When employees access Twitter during the day, do the tweets they write represent the company or themselves?
Odds are, a bit of both.
In his blog today, Jeremiah Owyang (@jowyang), a senior Forrester analyst, presented four Twitter profile types that he sees most commonly on the service, ranging from strictly company managed accounts to employees who keep a pure personal account separate from their company.
As Twitter becomes more pervasive, employees won’t be able to disassociate themselves from their company; nor the company from its employee. This will upset people who cling to this notion that our personal and professional lives can be separated. But as soon as you surrender to the reality that social technologies intertwine those two lives like never before, they’ll stop wasting their energy fighting it.
As I started gaining a list of followers on Twitter, I briefly considered starting an account for friends and family to follow me, and keep one entirely dedicated for work. But then I said: Who has the time? If I had to keep a couple Twitter accounts open during the day, and update both of them, it would get old in a hurry. Secondly, the emergence of apps like TweetDeck allow me to organize tweets by sorting them into nice tidy window panes — friends and family in this window, work people in this one, and hundreds of people I don’t know in the other.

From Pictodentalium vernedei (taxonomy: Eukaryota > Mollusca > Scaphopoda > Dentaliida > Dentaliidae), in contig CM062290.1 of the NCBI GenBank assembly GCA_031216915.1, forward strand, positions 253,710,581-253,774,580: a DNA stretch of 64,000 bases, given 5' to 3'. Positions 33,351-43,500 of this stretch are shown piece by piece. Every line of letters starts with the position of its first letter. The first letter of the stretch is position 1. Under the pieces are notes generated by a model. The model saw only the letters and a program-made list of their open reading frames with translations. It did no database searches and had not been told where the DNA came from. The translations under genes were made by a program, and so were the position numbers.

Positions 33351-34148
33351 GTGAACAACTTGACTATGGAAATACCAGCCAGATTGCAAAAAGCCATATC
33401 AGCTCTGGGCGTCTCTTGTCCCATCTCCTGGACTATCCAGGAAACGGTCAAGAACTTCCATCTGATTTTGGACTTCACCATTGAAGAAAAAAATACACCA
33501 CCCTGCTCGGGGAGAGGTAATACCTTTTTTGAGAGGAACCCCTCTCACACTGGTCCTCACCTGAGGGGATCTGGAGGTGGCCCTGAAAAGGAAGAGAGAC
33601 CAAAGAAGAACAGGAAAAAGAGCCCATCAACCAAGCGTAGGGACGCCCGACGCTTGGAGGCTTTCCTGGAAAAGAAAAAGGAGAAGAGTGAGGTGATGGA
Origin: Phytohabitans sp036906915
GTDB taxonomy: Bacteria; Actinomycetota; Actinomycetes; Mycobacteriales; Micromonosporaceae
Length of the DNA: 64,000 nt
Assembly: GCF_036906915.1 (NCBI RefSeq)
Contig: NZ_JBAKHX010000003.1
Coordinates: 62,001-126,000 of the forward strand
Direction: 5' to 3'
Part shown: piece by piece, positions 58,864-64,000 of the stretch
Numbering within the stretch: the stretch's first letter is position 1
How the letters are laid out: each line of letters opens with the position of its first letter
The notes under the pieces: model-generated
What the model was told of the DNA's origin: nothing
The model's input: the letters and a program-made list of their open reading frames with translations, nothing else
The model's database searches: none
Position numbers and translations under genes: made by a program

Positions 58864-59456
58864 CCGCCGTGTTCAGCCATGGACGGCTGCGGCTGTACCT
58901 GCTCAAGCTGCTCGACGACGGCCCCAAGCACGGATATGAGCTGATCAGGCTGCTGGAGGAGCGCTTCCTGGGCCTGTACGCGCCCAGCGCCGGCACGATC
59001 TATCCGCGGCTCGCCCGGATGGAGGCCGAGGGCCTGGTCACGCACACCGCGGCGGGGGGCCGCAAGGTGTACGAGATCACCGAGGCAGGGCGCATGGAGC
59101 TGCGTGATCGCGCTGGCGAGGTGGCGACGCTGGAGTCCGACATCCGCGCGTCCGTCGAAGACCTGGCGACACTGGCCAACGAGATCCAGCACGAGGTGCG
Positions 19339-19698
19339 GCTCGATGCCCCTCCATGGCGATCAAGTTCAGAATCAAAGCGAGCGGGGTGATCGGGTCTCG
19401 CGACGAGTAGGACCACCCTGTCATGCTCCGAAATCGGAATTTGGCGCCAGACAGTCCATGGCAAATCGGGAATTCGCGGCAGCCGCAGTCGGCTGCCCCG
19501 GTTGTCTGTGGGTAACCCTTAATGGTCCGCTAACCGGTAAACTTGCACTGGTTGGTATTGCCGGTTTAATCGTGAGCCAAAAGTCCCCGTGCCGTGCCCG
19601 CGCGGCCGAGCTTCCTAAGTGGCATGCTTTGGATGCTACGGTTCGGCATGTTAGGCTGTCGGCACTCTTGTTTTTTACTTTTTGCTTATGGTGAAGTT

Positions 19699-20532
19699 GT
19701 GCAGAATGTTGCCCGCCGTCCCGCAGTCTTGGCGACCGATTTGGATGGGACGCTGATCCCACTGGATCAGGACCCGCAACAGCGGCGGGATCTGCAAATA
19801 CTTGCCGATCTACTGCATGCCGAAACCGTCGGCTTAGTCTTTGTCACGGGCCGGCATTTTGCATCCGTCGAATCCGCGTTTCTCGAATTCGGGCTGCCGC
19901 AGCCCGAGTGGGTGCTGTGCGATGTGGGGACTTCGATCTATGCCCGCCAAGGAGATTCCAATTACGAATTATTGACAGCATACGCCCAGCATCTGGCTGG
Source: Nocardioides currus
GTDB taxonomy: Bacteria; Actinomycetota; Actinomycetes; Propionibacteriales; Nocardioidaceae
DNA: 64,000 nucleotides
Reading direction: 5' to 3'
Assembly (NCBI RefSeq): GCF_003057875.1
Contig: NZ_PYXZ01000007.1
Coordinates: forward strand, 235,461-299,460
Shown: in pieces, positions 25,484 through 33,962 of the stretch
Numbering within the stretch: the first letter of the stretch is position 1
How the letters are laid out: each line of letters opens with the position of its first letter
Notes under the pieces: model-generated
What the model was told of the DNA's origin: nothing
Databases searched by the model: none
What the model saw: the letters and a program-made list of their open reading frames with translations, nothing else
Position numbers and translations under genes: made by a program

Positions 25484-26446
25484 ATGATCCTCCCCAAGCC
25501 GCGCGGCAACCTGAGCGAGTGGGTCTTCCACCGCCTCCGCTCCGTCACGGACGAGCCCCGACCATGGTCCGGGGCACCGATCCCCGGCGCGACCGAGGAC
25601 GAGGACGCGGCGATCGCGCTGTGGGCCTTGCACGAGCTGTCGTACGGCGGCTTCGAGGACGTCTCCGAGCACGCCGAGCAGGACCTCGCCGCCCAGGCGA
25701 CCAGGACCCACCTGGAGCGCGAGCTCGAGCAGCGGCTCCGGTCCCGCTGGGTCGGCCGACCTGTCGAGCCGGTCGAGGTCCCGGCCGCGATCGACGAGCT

So far as my employer is concerned, I never leak any information I shouldn’t. I will drop an occasional tweet that suggests my political leanings or my allegiance to certain New England sports teams, but certainly nothing shocking or over-the-top controversial.
This middle ground approach might not work for everyone, especially if you feel passionately about more sensitive topics (politics, religion, etc.). The real question will be how much time do you want to spend tending both those lives?
This is an issue that has been an issue for many of my readers (you’ve written to me about it). I wrote up some Twitter tips on how to safely blend the personal and professional, but it’s an issue with which people will continue to grapple (and that I’m interested in hearing more about).